If you've perused an issue of Gambit's CUE, you know we're committed to seeking out the cutest canines and profiling them in our monthly "Shop Dogs" feature. As a journalist who covers both fashion and dogs (and occasionally, fashionable dogs), it gives me great pleasure to write up (and be a judge at) an event that combines both beats: Alegria, a fashion show benefiting the Louisiana SPCA (LA/SPCA) takes place at the W New Orleans from 2 p.m. to 5 p.m. this Sunday, March 4.
Now in its fourth year, the show features a Project Runway-style competition for emerging fashion designers. The winner receives a prize package worth more than $1,000. Danielle Arthur, Al Beauti, Susan Henry, Emily Riche and Molly Stackhouse will compete. Alegria creator John Delgadillo will showcase his newest collection, as will Alicia Zenobia, last year's winner.
“Alegria showcases the booming talent of this community ... (and) benefits an organization (that) has given so much to New Orleans,” Delgadillo said in a press release.
Individual tickets start at $25 and include hors d'oeuvres, unlimited specialty cocktails and the satisfaction of knowing that proceeds benefit the LA/SPCA's education and community clinic programs. Tickets can be purchased here or by calling LA/SPCA event coordinator Marisa Collins at 504-762-3307.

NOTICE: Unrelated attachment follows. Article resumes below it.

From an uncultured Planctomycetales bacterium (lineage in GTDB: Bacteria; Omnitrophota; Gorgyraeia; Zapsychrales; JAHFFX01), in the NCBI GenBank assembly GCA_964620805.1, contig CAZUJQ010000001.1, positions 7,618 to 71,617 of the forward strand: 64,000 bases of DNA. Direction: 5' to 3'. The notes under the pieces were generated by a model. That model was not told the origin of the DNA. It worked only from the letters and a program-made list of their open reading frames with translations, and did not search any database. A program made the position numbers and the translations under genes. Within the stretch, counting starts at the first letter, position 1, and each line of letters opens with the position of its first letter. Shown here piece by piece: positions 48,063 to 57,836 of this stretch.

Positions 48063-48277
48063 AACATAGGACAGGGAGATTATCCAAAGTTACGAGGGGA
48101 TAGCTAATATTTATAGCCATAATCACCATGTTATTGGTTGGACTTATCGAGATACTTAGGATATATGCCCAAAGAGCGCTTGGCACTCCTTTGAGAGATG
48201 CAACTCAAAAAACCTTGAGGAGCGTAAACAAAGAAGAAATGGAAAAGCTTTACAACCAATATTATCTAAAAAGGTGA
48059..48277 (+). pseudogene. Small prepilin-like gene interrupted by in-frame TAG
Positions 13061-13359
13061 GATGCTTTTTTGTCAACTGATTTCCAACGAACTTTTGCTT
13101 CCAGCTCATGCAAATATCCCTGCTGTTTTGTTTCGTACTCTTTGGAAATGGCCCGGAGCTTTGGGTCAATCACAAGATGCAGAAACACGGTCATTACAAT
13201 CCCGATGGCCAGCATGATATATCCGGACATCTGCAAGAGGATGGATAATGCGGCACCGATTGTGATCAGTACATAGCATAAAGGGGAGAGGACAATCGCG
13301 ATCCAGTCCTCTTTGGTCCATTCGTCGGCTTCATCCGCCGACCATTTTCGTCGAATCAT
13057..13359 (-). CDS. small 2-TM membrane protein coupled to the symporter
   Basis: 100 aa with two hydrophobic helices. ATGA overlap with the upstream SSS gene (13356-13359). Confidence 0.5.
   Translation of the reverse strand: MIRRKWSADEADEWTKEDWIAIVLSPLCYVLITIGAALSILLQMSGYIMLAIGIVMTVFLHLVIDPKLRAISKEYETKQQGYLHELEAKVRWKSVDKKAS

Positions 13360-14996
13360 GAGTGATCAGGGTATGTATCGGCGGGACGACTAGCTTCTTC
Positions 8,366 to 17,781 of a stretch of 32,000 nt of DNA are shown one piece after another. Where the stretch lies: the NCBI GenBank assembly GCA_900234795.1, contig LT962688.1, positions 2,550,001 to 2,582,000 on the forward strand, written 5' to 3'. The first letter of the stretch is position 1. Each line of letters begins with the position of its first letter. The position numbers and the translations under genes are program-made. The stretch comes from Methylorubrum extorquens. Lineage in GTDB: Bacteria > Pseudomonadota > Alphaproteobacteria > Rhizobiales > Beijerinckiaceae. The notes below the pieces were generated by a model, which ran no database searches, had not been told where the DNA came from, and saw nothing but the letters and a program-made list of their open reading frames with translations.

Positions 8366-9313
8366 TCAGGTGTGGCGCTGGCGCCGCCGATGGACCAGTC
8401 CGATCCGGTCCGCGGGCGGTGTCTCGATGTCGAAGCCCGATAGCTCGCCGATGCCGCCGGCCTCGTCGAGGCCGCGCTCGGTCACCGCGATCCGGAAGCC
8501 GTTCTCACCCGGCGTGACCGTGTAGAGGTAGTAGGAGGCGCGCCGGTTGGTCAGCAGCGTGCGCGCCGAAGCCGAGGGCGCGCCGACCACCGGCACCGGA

How would you describe your aesthetic?
It tends to be simple and edgy in a way, but ultimately, everything I do is really clean. I use a lot of geometric shapes. For spring, it was circles, but now there are triangles in there. I could do a million collections with circles. I try to think of unconventional ways to use shapes, things I haven’t seen before. Everything comes out sexy, but in a very sophisticated and understated way.
Do you have a particular type of woman in mind when you design?